With apologies to Forest Gump as well, I have to say that blogging is a lot like a box of chocolates. But, I have to differ with Forest in one aspect. You do know pretty much what you'll get.At least in one of your favorite big boxes, the kind that you know just by looking at one of those beauties nesting in it's own little paper cup pretty much what melt in your mouth treat you hold in your hand when you pick it up. You know the light chocolate with the little swirl has a fudgey center and the thin rectangle has crunchy toffee.

Here's the thing I've found, blogging is exactly like eating chocolates. It's addictive... it's impossible to read just one. I can happily lose track of time when catching up on my favorite blogger's lives, their pictures, their silly (or scary) stories, their interests, and their ideas. And I know pretty much what I'm going to get as I indulge in one after another....
So, when I got on my feet I I knuckled down and buckled down to the business of Christmas. I couldn't open the computer box, because I am admittedly addicted to my fellow bloggers and their stories. I'm so looking forward to December 26 when I plan to Binge!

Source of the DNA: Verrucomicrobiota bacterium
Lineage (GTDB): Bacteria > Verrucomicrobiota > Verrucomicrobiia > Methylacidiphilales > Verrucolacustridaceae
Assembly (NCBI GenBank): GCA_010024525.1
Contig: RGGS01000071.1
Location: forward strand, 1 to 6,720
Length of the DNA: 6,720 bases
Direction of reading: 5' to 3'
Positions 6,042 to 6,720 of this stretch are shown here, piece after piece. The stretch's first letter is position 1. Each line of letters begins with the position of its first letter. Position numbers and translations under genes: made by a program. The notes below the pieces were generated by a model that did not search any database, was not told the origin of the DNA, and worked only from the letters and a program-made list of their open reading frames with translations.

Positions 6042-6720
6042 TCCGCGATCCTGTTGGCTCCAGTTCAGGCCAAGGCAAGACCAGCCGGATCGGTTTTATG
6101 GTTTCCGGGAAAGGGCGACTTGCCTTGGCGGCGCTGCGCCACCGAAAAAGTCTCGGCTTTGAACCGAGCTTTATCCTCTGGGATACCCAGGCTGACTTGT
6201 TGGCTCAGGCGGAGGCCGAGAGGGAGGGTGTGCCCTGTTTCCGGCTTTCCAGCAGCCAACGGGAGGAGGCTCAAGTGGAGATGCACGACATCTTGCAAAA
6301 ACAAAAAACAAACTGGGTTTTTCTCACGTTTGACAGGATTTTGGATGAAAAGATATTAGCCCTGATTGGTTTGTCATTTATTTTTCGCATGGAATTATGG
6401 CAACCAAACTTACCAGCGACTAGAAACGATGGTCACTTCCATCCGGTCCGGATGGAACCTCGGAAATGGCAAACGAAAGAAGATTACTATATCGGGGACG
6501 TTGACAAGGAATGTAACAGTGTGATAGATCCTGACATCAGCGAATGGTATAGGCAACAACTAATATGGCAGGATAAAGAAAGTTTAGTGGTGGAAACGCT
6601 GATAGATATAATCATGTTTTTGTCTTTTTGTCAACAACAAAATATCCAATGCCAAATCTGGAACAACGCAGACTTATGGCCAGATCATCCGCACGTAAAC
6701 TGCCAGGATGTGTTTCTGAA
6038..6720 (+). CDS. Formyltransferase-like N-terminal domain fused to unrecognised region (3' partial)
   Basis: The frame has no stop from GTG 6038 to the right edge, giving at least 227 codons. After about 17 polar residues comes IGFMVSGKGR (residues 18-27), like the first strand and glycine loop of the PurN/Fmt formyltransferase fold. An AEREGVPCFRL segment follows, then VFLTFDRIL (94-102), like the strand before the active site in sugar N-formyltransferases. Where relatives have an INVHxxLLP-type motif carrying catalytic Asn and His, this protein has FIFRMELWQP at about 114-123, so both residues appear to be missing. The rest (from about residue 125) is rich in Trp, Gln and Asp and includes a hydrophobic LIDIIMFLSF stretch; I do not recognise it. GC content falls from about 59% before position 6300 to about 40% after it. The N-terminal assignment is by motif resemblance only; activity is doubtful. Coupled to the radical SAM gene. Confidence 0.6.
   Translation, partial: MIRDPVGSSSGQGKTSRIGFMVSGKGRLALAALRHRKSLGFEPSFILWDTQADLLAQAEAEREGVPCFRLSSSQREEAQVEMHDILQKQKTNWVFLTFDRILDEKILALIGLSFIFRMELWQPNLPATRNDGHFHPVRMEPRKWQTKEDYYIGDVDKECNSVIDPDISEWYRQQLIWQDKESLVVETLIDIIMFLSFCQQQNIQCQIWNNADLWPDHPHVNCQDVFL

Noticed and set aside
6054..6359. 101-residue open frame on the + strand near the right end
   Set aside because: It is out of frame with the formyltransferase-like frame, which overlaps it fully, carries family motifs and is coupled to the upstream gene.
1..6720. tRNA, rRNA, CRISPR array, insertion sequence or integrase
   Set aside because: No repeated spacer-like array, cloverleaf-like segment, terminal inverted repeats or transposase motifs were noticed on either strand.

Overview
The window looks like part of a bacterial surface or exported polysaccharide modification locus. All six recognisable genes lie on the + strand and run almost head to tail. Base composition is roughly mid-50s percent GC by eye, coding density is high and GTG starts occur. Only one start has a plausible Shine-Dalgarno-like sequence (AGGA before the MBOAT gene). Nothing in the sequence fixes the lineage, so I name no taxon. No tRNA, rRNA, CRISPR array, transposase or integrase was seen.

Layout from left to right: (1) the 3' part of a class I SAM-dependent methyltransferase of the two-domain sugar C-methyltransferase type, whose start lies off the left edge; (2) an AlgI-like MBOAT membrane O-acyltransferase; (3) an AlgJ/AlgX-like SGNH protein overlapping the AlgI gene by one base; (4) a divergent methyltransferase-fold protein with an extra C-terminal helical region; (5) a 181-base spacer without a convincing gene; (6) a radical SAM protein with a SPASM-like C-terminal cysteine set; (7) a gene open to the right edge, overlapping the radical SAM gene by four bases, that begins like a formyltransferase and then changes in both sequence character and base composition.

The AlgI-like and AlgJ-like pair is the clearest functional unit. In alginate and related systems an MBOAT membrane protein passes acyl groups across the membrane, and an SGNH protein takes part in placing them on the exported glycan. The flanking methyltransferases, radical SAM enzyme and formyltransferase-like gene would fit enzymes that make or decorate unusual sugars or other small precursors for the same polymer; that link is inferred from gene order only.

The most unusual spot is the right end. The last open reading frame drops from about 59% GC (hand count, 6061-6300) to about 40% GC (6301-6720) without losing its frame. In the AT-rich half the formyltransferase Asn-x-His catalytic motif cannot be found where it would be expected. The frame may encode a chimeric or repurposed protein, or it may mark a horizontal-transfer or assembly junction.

Wednesday, December 12, 2007

I saw this on Granny Annie and couldn't stop thinking about it. For any of you who missed it on her site, Fools Rush In, enjoy!

Sunday, December 9, 2007

Riding on Trains

In the 1940s it was all about train travel and that's the way my Mom and I made our way about the South west. We clambered up the steps of the hissing beast at Omaha with a white jacketed Conductor standing by to lend a hand if necessary. Mom would find our seats and we would settle ourselves for the journey. Soon, we'd hear the Conductor call out "All Aboooaard," and I experienced a little shiver of excitement as, with a great deal of clatter and hissing, the wheels started turning, slowly at first then gathering momentum until we were rocketing through the vast farmlands and prairies of the Midwest. I remember playing a game of what if..what if I lived there... in that white farm house under the shade of those big trees... what if that bay horse in the field was mine and I could ride it every day....what if I lived in that little house so close to the railroad track that I could wave to the train passing by every day..